Can Bipolar Disorder Symptoms Cause Loss of Appetite?
If you are experiencing bipolar mania and not eating, you are not alone. Many people in a manic phase of bipolar disorder have a loss of appetite. Sometimes because of forgetfulness, or perhaps an increased sense of contentment, bipolar mania and not eating are commonly linked.
Bipolar Mania and Not Eating
If bipolar mania is causing you not to eat, it is imperative you identify ways to get back to nourishing your body in a healthy way. Diet and nutrition are vital aspects of everyone’s mental health. Yet when it comes to those with bipolar disorder, a healthy diet is essential to symptom management and thus, the overall quality of life.
Of course, the severity of one’s bipolar disorder (and the length of time in the manic phase) can affect the level to which appetite is affected. For some, a loss of appetite can last a day or two, while others experiencing bipolar mania may not want to eat for weeks.
Bipolar, Manic, and Loss of Appetite
Being in a bipolar manic state and not eating due to loss of appetite can be very dangerous. Although you may not be feeling your regular hunger cues, it is essential you continue to incorporate a healthy diet and eat on a consistent basis throughout the day (Do Vitamins for Bipolar Help at All?). Following a healthy diet for bipolar will not only help you stave off the potential physical problems of not eating, but it can also aid in the management of your bipolar mania symptoms. A healthy bipolar diet consists of:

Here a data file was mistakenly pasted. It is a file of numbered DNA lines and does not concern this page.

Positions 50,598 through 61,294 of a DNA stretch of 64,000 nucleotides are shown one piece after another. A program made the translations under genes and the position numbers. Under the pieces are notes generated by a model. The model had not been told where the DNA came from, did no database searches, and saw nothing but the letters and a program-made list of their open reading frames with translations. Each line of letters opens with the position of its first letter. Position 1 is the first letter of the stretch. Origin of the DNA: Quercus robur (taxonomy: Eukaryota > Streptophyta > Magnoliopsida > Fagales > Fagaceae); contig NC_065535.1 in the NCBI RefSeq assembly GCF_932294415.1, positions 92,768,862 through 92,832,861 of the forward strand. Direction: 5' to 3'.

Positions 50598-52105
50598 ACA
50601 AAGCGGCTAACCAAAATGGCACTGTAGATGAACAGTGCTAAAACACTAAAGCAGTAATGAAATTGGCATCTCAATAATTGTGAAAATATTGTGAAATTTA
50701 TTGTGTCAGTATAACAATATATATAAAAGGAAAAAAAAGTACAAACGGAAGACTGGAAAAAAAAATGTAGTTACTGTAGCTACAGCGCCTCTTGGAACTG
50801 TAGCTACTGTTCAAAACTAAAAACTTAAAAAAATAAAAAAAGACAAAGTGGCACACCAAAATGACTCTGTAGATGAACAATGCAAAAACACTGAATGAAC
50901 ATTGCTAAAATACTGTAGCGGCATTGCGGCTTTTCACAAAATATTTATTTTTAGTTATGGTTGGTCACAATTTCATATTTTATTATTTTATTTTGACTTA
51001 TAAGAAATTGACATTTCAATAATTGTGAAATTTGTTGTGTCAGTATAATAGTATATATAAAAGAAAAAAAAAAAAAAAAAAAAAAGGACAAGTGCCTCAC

- Beans – beans are rich in magnesium, and according to much research, magnesium has shown to reduce mania symptoms. So, if you have bipolar mania and are not eating, beginning to incorporate beans could be a good place to start.
- Salt – using salt consistently, as those with bipolar have a sodium imbalance in the brain. Sodium imbalances can lead to mental confusion, mood swings, sweating, fever, and diarrhea.
- Omega-3’s – found in mackerel, herring, trout, salmon, and tuna. Omega-3’s are synonymous with healthy brain function, and healthy brain function which can help with the impulsivity associated with bipolar mania.
- Turkey – tryptophan is an amino acid found in turkey. Although it has become synonymous with the sleepy feeling experienced by many after Thanksgiving dinner, tryptophan helps in the production of serotonin. Many also believe tryptophan aids in bipolar mania symptom management. If you do not like turkey, tryptophan can also be found in eggs, tofu, and cheese.
If you trying to stay consistent with your diet when in a manic phase and experiencing a loss of appetite, it is important to know there are certain things to stay away from. Following a healthy diet for bipolar disorder means cutting out:
- Caffeine – caffeine can cause sleep interruption and loss of appetite, which can worsen bipolar symptoms overall. Additionally, caffeine in itself can trigger bipolar mania (Coffee and Bipolar Disorder Don’t Mix).
- Alcohol – alcohol not only negatively impacts the effectiveness of bipolar medications, but it can also exacerbate mood swings. Plus, if you have bipolar mania and loss of appetite, alcohol may contribute to the impulsivity you might be experiencing.
If bipolar mania and not eating go hand-in-hand for you, beginning to incorporate a diet consisting of the above-mentioned foods can be helpful. Yet, if you find you are having difficulty managing your bipolar and loss of appetite, it is important to seek the advice of a medical professional.
Jarrold, J. (2018, May 30). Can Bipolar Disorder Symptoms Cause Loss of Appetite?, HealthyPlace. Retrieved on 2020, April 9 from https://www.healthyplace.com/bipolar/foods-and-bipolar/can-bipolar-disorder-symptoms-cause-loss-of-appetite